There doesn’t seem to be one single definition of the term ‘chick lit’ that encompasses the range of expectations and values placed upon the genre by authors, publishers, marketing professionals and readers.
Most often, chick lit titles are understood to be light, easy reads (books you read on holiday or at the beach) featuring topics of interest primarily to female readers, such as relationships, love and romance. The key difference between chick lit and literary fiction is the purpose of each. Although both chick lit and literary fiction can deal with romance, for example, the purpose of chick lit is escapism and entertainment, while literary fiction is ‘designed to explore thorny issues, prompt readers to rethink assumptions about the world and even themselves, [and] expand readers’ minds… their rewards to the reader should far surpass mere momentary pleasure’ (Fallon 2013).
The confusion surrounding the term occurs when ‘chick lit’ is misused as a banner-term for all fiction written by women, fiction that features female protagonists and fiction whose topics are assumed to be primarily and exclusively of interest to female readers. This does not take into account the purpose of the title, that is, whether it is light and entertaining or more literary.
Why does the term continue to be misused?
Well-known chick lit author, Jennifer Weiner, argues the difference between chick lit and literature is illusory and more a reflection of marketing than the book itself (in Fallon 2013). The decision to market a book as chick lit is a decision made by many major mainstream publishers in a top-down system (Courtney in Flood 2013).The difference between chick lit and literature is a reflection of marketing strategies. Click To Tweet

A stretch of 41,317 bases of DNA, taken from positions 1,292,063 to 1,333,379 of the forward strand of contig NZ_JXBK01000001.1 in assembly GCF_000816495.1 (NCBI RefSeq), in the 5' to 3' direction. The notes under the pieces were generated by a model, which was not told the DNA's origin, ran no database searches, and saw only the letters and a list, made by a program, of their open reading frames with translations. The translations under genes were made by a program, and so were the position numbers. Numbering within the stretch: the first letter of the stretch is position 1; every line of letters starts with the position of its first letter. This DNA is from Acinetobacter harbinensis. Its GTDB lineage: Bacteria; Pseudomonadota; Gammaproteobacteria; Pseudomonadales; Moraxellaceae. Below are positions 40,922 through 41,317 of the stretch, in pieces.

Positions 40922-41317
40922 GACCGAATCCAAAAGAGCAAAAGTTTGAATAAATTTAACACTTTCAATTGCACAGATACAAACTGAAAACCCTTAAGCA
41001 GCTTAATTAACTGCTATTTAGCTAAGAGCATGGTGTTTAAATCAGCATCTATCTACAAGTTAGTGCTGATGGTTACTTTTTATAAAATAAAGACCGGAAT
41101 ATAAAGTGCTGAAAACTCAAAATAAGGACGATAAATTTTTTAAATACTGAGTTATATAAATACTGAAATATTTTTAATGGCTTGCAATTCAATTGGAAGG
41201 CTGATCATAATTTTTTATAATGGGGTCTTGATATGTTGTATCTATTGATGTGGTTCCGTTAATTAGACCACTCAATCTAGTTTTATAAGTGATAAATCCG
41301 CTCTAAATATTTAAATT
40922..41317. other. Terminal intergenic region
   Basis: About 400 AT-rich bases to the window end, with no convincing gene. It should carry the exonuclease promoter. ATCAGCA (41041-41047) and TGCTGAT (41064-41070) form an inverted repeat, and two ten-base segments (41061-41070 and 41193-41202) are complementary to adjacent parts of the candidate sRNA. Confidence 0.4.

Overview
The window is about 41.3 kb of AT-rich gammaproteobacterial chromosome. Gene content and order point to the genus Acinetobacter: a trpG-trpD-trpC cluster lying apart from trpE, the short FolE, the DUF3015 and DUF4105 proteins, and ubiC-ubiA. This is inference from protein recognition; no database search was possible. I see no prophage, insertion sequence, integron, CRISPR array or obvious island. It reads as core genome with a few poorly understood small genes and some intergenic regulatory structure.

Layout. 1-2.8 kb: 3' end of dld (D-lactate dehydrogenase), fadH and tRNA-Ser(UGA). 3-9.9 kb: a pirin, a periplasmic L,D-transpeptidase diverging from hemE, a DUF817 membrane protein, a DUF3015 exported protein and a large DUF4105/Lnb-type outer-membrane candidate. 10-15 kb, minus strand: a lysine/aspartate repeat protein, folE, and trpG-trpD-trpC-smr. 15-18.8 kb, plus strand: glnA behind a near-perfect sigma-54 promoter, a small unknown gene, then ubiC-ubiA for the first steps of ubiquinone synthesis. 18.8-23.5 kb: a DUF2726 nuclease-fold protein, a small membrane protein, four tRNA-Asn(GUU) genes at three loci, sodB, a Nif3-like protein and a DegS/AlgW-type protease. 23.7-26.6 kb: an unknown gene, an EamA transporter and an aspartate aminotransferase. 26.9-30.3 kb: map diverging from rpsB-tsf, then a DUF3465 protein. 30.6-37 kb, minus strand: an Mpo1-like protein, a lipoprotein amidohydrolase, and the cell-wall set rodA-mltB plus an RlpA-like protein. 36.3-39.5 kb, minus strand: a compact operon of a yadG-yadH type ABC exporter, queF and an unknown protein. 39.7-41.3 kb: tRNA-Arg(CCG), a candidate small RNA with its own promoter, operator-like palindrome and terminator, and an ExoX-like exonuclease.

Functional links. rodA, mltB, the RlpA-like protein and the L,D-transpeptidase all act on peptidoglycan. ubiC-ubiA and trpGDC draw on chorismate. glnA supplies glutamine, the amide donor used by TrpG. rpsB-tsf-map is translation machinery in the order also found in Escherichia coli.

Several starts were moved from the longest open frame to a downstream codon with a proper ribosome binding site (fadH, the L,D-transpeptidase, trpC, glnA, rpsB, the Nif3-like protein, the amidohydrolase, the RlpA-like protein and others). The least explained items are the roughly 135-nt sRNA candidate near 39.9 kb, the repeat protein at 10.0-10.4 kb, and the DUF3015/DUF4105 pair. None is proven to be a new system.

British author, Polly Courtney, recently dropped HarperCollins because they continuously marketed her books with ‘condescending and fluffy covers’, despite the gender-neutral content of her work (in Flood 2013). Courtney argued their marketing strategy was based on the assumption that ‘just because the writer is female, the readers must be female’ (in Flood 2013).
Meadows agrees, arguing that it is ‘as though the dread combination of a female author and a female protagonist automatically necessitates the presence of domestic imagery against a pastel colour scheme’ (2013). The crux of the confusion is that ‘the perception of chick lit as frivolous, pointless and unliterary is irrevocably tied to its status as a heavily gendered genre’ (2013).
Why is the misuse of the term ‘chick lit’ a problem?
The misuse of the term ‘chick lit’ is a problem for several reasons. In terms of numbers alone, books marketed towards one gender halve their potential audience and sales. Lumping all books written by, or about, women in one category is sexist and, due to the negative connotations associated with chick lit, not only are chick lit books missing the male audience but many female readers as well.Due to the negative connotations associated with chick lit, books are missing the male audience as well as many female readers. Click To Tweet